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Ankit Mittal, of Ellicott City, Md., tosses a bean bag as his friend Shean Flynn, of Newport News, Va., waves his Terrible Towel as the two were playing Corn Hole while enjoying tailgating before the game between the Pittsburgh Steelers and Washington Redskins at FedEx Field in Landover, Md.

Ricky Carioti | The Washington Post | Getty Images

Ankit Mittal, of Ellicott City, Md., tosses a bean bag as his friend Shean Flynn, of Newport News, Va., waves his Terrible Towel as the two were playing Corn Hole while enjoying tailgating before the game between the Pittsburgh Steelers and Washington Redskins at FedEx Field in Landover, Md.

Every day after he leaves his job as a warehouse general manager, Cody Henderson runs up to three miles. Then, he sets up cornhole boards and practices throwing beanbags for a couple hours, focusing on timing, balance and precision.

“It helps a lot with the endurance and mental game,” Henderson, 27, told CNBC. “If you can sit there and not get bored in a quiet area for two or three hours, you are really going to set yourself up to succeed on the pro level.”

Succeed he has. Henderson, who lives in Jackson, Ohio, is the top-ranked player out of the 20,000 pros in the American Cornhole League (ACL). He says he earned between $20,000 and $25,000 in prize money last year. He’s peaking just as the sport is surging in popularity.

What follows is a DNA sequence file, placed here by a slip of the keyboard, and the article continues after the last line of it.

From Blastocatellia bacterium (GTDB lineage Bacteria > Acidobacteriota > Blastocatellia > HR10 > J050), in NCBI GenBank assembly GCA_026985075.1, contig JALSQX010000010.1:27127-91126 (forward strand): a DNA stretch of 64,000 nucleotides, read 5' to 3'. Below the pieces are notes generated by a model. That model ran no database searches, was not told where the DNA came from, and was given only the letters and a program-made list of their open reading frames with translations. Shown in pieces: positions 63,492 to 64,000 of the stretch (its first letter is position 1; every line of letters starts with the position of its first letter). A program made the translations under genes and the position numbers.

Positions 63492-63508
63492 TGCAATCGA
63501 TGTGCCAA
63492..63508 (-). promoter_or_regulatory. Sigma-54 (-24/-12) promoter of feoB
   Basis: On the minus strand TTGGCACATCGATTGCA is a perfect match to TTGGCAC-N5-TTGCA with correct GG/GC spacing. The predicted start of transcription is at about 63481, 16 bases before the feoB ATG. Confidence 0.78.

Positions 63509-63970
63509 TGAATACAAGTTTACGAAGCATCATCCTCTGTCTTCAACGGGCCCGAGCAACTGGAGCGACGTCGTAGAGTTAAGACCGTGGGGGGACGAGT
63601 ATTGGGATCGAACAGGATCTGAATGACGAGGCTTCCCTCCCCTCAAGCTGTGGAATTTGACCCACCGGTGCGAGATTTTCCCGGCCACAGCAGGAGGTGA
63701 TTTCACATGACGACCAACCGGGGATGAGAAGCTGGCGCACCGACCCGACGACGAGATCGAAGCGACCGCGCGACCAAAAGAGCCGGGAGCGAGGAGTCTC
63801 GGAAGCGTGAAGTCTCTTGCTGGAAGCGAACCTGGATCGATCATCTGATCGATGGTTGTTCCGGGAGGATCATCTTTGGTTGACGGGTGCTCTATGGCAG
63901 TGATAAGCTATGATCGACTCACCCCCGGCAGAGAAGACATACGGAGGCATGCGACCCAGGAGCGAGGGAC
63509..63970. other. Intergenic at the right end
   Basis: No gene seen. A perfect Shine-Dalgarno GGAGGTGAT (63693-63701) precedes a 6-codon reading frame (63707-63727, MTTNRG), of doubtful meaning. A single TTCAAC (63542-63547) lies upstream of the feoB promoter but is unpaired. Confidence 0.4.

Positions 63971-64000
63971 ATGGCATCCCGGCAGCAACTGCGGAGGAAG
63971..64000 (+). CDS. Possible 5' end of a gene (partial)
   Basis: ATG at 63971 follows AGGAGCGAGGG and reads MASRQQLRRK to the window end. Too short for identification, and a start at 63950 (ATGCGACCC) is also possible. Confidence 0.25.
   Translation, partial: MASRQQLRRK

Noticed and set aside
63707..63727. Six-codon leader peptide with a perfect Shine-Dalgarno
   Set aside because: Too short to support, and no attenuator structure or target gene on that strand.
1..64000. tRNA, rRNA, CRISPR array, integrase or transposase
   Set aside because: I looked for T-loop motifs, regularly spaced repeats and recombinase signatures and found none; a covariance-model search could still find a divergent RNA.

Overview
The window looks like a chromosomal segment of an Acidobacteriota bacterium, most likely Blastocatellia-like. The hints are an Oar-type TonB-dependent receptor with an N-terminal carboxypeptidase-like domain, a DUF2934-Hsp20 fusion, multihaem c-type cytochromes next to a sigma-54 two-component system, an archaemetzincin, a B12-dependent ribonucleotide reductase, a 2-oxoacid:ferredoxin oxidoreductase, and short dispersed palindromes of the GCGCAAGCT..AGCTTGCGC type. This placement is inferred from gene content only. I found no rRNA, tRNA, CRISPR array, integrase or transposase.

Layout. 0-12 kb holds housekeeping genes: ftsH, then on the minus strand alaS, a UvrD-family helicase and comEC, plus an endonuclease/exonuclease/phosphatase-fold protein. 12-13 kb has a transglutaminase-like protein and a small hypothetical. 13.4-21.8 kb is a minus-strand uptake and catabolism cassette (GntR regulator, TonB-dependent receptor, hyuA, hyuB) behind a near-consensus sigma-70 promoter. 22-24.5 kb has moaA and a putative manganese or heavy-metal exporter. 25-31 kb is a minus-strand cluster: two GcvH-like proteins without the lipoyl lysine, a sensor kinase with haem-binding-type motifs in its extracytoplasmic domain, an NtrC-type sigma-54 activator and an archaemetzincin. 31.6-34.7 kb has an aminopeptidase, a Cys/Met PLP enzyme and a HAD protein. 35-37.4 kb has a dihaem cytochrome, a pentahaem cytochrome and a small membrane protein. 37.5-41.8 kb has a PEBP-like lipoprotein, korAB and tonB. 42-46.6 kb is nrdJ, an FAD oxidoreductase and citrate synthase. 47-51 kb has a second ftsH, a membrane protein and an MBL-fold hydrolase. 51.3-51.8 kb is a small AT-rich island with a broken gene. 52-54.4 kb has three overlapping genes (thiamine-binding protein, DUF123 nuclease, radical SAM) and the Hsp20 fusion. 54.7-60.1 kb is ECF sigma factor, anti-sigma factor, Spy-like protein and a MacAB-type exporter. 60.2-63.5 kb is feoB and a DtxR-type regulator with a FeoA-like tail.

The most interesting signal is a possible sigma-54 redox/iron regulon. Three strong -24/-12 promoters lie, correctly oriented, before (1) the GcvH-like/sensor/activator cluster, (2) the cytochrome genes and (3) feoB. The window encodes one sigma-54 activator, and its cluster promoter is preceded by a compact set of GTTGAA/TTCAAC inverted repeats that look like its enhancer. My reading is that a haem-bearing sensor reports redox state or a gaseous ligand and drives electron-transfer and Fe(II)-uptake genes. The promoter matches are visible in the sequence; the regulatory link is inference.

While cornhole is generally thought of as a beanbag tossing game played at family gatherings or tailgate parties, it’s gotten so big that players like Henderson are making their way to ESPN. During last year’s The Ocho, a one-day event for alternative sports on ESPN 2, the Championship of Bags was the most viewed competition.

In the 18 to 49 age group, more peopled watched cornhole on that day than the competing game coverage of Major League Baseball, the WNBA or the final stage of the Tour de France, according to Sports Media Watch.

For Henderson, cornhole requires 20 hours a week of training and tournaments on weekends. Still, he said most people don’t take him seriously when he says he plays professionally.

“They’ll say, ‘Oh yeah really?’ and just change the subject,” he said. “When people were seeing me on ESPN, everyone’s attitude changed.”



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TiVo falls on report Amazon is developing live TV recording device

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TIVO, Inc. gave a way free TIVO (DVR) Digital Video Recorder, boxes to thousands of happy Comcast Cable customers, who also donated a toy or clothing for charity outside their corporate headquarters.

Kim Kulish | Corbis | Getty Images

TIVO, Inc. gave a way free TIVO (DVR) Digital Video Recorder, boxes to thousands of happy Comcast Cable customers, who also donated a toy or clothing for charity outside their corporate headquarters.

Shares of TiVo fell as much as 10 percent in afternoon trading Friday following a Bloomberg report that Amazon is eyeing a live TV recording device.

TiVo pared losses and closed just 4 percent down at $12.20. The drop extends a challenging run for TiVo, which is now off 20 percent in 2018 and 30 percent in the last 12 months.

Amazon is known to scare investors and send stocks tumbling with news of a planned entrance into a new industry. Earlier this week, movie theater stocks dropped on a report that Amazon is considering a bid for Landmark Theaters.

Representatives for Amazon and TiVo were not immediately available to comment.